August 20, 2008 - Royal Philips Electronics said today it will lead a new European Union-funded research project called “euHeart”, which is aimed at improving the diagnosis, therapy planning and treatment of cardiovascular disease - one of the biggest causes of mortality in the western world.
By targeting the diagnosis and treatment phases of the care cycles for heart conditions such as heart failure, coronary artery disease, heart rhythm disorders, and congenital heart defects, the euHeart project complements the recently announced HeartCycle project, also led by Philips, which focuses on the long term management of chronic heart disease patients.
The euHeart consortium aims to develop advanced computer models of the human heart that can be personalized to patient-specific conditions using clinical data from various sources, such as CT and MRI scans, measurements of blood flow and blood pressure in the coronary arteries, and ECGs. These computer models will integrate the behavior of the heart and the aorta at molecular, cellular, tissue and organ-level. They will also incorporate clinical knowledge about how cardiovascular disease disturbs the correct functioning of the heart at these levels. As a result, it may be possible to develop simulation tools that doctors can use to predict the outcome of different types of therapy, and because the models will be personalized to individual patients, the therapy could be equally personalized.
“euHeart is a very exciting project that will bring together the latest advances in modeling and computing to improve the care of patients with heart disease,” says Professor Reza Razavi, the project’s clinical coordinator who is also professor of paediatric cardiovascular science and head of the division of imaging sciences at King’s College London. “It may ultimately allow us to select and optimize the best treatment for individual patients.”
As an example, one way of treating heart rhythm disorders is a minimally invasive procedure known as radio-frequency ablation. During this procedure, a catheter is inserted into the patient’s heart and the tissue responsible for propagating abnormal electrical signals through the heart muscle is destroyed using heat from a radio-frequency field generated at the tip of the catheter. At the moment, doctors have to rely on their experience to decide which areas of tissue to destroy – a task that is complicated by the fact that the electrical activity in every patient’s heart is subtly different. With the aid of a computerized model that reflects the patient’s unique heart structure and function, doctors may be able to test the results of destroying different areas of tissue before they have to operate on the patient.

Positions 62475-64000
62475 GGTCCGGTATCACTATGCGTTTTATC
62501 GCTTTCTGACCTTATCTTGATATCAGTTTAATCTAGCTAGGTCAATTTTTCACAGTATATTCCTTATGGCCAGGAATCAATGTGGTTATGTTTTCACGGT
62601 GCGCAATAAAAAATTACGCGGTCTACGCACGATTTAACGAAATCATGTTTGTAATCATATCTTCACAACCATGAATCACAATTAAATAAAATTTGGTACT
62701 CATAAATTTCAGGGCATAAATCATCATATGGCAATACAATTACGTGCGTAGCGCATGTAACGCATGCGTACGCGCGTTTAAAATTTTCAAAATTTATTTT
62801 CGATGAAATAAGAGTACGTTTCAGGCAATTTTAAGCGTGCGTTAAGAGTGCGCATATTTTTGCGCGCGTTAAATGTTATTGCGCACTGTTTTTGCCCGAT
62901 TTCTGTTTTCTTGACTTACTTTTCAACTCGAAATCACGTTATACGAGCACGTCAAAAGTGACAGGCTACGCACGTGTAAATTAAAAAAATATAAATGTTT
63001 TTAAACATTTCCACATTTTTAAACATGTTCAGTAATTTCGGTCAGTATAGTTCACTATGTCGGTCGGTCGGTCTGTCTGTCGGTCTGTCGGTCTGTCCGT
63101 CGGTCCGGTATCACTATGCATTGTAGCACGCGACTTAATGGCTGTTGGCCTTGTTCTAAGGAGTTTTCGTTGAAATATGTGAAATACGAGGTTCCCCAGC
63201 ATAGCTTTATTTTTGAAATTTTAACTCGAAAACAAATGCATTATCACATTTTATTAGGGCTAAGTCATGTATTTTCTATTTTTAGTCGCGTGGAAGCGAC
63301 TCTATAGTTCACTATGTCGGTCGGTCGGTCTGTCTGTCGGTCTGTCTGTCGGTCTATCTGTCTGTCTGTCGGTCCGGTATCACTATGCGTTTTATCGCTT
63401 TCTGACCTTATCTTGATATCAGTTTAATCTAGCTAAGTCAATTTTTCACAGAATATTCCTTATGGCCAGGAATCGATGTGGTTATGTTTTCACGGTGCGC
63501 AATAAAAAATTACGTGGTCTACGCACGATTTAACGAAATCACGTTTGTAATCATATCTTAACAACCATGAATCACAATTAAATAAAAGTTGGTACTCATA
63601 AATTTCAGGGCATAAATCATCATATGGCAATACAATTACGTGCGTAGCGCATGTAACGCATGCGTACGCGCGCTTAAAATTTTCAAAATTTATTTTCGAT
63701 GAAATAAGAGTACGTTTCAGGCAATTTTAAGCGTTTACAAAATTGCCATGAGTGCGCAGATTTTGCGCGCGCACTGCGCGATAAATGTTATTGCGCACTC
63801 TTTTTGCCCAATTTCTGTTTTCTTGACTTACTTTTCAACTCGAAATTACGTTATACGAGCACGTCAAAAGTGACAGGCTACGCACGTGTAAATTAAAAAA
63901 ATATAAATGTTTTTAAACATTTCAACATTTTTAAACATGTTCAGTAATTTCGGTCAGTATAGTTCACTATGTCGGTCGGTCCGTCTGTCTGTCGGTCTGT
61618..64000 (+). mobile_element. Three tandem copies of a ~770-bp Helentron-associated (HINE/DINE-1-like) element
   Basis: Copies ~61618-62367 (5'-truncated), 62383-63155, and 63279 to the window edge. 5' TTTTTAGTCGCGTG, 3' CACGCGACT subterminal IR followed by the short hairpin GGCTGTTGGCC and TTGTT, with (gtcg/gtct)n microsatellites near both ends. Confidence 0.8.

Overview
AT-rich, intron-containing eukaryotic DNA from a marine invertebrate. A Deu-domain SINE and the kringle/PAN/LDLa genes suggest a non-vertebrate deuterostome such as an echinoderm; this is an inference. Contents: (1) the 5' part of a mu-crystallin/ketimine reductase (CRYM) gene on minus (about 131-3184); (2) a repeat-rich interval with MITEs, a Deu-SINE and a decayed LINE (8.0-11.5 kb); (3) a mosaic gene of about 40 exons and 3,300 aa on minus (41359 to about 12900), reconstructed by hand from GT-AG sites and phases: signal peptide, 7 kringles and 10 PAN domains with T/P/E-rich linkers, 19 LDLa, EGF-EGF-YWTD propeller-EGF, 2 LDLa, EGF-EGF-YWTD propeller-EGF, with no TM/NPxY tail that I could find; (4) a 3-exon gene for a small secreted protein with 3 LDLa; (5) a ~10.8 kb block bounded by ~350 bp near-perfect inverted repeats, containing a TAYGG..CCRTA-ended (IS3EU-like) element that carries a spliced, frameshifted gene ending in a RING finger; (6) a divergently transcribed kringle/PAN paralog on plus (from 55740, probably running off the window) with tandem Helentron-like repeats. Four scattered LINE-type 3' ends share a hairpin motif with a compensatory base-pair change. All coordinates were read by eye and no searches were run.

The euHeart consortium comprises public and private partners from 16 research, academic, industrial and medical organizations from six different European countries. It will run for four years and has a budget of about 19 million euros, of which approximately 14 million will be provided by the EU as part of the EU Seventh Framework Program. The project forms part of the Virtual Physiological Human (VPH) initiative - a collaborative effort that aims to produce a computer model of the entire human body so that it can be investigated as a single complex system.
Within the multidisciplinary euHeart consortium, the University of Oxford is the scientific coordinator of the project, while King's College London leads the clinical program.
For more information: www.research.philips.com/newscenter/backgrounders/080820-euheart.html,